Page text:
Examining the bounce rate for a website is straight-forward on the surface, but can easily grow complicated when comparing situations. That’s why, in today’s post, we will break down interpreting bounce rate, as well as outline scenarios that may warrant certain scores.
The key thing to keep in mind is that every website is different. While a certain bounce rate may be a warning sign for some businesses, it could be normal for others. Still, it’s important to have a clear idea of where you stand in order to adjust your company’s digital strategy.
Bounce Rate Definition
Google Analytics defines a bounce as “a session that triggers only a single request to the Analytics server.” Therefore, any time someone enters your site and then leaves without completing any actions, this would be considered a bounce. Take each bounce and divide it by the total number of sessions on your website to discover your bounce rate.
High vs. Low Bounce Rate
Generally, it could be inferred that a low bounce rate is good and a high bounce rate is bad. The only problem with this reasoning is that low, high, good, and bad are all objective terms. This is especially so when comparing different industries and websites that serve various and potentially unrelated purposes.
For instance, if customers can get the information they require from your homepage, they may not need to visit any other pages. Thus, bounce rate would be high (think around 90%). This does not necessarily mean your site is a poor performer.
The problem with a high bounce rate occurs when customers are viewing your website and then hitting the back button or exiting because they could not find what they wanted or the site wasn’t what they expected to see, or any number of reasons. These are visitors that left and did not return in the same session. A good way to get a sense of whether or not this is happening for the wrong reason is by seeing how long a visitor’s average session lasts. While it’s good to see that customers are exploring your site and interacting with your brand, making sure their expectations for the site are met, and even exceeded, is far more important.
On the other hand, a site could have a low bounce rate (around 30%) and have a poor user experience. A very low score, or anything under 20%, is usually a tracking error.
Discovering Your Website’s Bounce Rate
There are several programs and methods for finding out what your website’s bounce rate might be. Google Analytics is a common and fairly standard way of checking this. On WordPress, Monster Insights is a good tool as well. Both will allow you to view bounce rates for individual pages and track how the numbers have changed over time.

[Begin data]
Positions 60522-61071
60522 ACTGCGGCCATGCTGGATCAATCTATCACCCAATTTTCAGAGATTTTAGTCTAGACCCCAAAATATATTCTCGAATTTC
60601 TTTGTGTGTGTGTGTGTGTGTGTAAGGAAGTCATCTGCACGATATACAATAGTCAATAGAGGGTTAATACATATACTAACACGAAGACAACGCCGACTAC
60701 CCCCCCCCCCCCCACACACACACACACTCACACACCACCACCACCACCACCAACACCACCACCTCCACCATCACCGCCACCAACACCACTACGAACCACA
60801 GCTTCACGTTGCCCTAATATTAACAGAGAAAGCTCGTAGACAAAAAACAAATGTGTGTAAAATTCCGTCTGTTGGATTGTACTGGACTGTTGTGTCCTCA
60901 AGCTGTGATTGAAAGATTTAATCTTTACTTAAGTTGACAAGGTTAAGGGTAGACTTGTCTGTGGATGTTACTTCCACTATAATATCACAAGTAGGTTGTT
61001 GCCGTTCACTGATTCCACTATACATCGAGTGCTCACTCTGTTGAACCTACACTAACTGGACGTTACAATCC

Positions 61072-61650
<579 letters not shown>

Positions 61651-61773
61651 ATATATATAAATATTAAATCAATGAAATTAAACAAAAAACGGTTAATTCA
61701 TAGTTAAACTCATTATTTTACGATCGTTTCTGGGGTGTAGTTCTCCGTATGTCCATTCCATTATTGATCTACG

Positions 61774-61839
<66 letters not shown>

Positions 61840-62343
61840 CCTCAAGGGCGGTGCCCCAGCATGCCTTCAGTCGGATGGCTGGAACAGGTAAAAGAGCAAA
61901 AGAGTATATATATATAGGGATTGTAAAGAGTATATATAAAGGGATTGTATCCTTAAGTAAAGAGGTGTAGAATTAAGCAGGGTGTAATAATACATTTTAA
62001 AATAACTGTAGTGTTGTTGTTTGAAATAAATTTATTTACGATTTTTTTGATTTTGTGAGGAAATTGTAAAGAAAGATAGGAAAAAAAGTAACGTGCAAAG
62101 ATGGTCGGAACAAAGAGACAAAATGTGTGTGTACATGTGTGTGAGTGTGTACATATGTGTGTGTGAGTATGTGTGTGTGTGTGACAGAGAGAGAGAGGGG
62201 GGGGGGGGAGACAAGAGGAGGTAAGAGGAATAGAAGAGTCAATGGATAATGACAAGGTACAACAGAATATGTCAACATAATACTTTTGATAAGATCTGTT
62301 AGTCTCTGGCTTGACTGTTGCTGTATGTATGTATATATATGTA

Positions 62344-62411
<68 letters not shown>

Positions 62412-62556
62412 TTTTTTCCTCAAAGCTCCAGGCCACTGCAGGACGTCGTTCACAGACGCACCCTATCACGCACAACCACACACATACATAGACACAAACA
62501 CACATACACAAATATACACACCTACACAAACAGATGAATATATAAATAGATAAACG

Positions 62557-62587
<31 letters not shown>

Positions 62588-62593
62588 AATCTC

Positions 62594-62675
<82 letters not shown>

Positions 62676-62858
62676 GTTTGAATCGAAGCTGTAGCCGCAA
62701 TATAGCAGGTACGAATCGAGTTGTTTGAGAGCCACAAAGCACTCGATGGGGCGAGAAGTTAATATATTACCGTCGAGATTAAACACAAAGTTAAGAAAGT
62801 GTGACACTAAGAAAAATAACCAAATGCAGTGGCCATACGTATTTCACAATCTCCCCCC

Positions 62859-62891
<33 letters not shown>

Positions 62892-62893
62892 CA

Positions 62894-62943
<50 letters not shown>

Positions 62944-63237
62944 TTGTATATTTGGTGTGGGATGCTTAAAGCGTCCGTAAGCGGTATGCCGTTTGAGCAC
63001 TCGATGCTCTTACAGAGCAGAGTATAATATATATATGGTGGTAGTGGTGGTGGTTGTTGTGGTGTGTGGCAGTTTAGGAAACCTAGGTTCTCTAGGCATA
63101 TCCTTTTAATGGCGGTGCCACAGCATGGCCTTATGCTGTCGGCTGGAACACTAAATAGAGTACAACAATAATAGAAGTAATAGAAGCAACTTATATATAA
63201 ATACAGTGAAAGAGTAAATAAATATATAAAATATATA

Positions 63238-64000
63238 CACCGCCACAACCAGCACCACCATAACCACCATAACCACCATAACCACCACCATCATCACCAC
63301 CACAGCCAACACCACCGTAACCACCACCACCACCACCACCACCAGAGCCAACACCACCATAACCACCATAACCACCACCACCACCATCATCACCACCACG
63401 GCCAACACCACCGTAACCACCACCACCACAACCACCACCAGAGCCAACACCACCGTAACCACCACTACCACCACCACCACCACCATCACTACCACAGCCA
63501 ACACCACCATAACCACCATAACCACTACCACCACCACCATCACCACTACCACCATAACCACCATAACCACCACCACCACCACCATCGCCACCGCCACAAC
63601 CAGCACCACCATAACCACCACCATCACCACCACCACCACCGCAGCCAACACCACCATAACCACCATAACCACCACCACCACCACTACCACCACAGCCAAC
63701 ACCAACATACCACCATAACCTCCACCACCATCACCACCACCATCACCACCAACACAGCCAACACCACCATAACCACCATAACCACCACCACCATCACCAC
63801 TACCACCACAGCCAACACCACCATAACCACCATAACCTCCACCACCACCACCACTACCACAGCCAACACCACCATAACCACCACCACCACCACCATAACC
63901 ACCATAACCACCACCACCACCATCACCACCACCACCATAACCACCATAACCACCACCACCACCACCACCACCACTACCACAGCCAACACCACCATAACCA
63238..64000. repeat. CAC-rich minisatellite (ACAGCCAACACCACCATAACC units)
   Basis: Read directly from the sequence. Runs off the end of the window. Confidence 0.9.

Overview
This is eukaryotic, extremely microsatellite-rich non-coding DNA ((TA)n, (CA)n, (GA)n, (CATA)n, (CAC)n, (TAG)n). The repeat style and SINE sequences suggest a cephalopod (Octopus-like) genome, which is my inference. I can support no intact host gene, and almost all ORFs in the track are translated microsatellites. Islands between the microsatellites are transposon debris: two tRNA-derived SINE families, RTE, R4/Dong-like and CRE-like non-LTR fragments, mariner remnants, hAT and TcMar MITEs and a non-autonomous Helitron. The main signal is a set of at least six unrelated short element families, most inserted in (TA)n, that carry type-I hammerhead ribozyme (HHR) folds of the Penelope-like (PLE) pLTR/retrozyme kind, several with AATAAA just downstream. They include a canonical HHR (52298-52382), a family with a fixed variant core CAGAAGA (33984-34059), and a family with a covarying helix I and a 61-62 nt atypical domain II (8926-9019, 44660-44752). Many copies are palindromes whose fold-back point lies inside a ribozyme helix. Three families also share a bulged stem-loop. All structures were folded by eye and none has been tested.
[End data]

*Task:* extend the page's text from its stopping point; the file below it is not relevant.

Strategies to Improve Bounce Rate
Although there are no blanket solutions to all bounce rate concerns, there are a few simple steps that can be helpful for steadily decreasing your number over time.
Improve User Experience
Users could be leaving your site because it is difficult or confusing to use. Take a good objective look at what you might be able to do better with your site, and even consider asking some customers what they do or don’t like about it. This will give you a better sense of how to better meet their needs online.
Use High-Quality Images and Videos
There is no doubt that people today enjoy engaging with images, often more than reading words on a website. If your site is too wordy with not enough media, users may think interacting with your content would take up too much time. Striking a balance between text and image is important, and going too far in either direction isn’t good.
Implement More Calls to Action
Sometimes people may not interact with your site pages because they feel they have no reason to. If this is the case, give them a sense of direction, or give them a reason to visit a new page with phrases like, “try it now,” or “sign up here.” Use actionable words and verbs to drive engagement, not just passive looking.
Overall, one aspect that is important to keep in mind is that different pages of your website could have a higher or lower bounce rate simply based on the purposes they serve. You can see an example of this when looking at a single landing page. If a customer visits a landing page once, it doesn’t necessarily reflect poor design or a negative interaction. In fact, what would be more important is tracking who followed the call to action on the landing page, for example, filled out a form or sent a note for more information.
If you’re interested in understanding bounce rates and where your website stands, let’s discuss your specific scenario with a free consultation. We would be happy to help.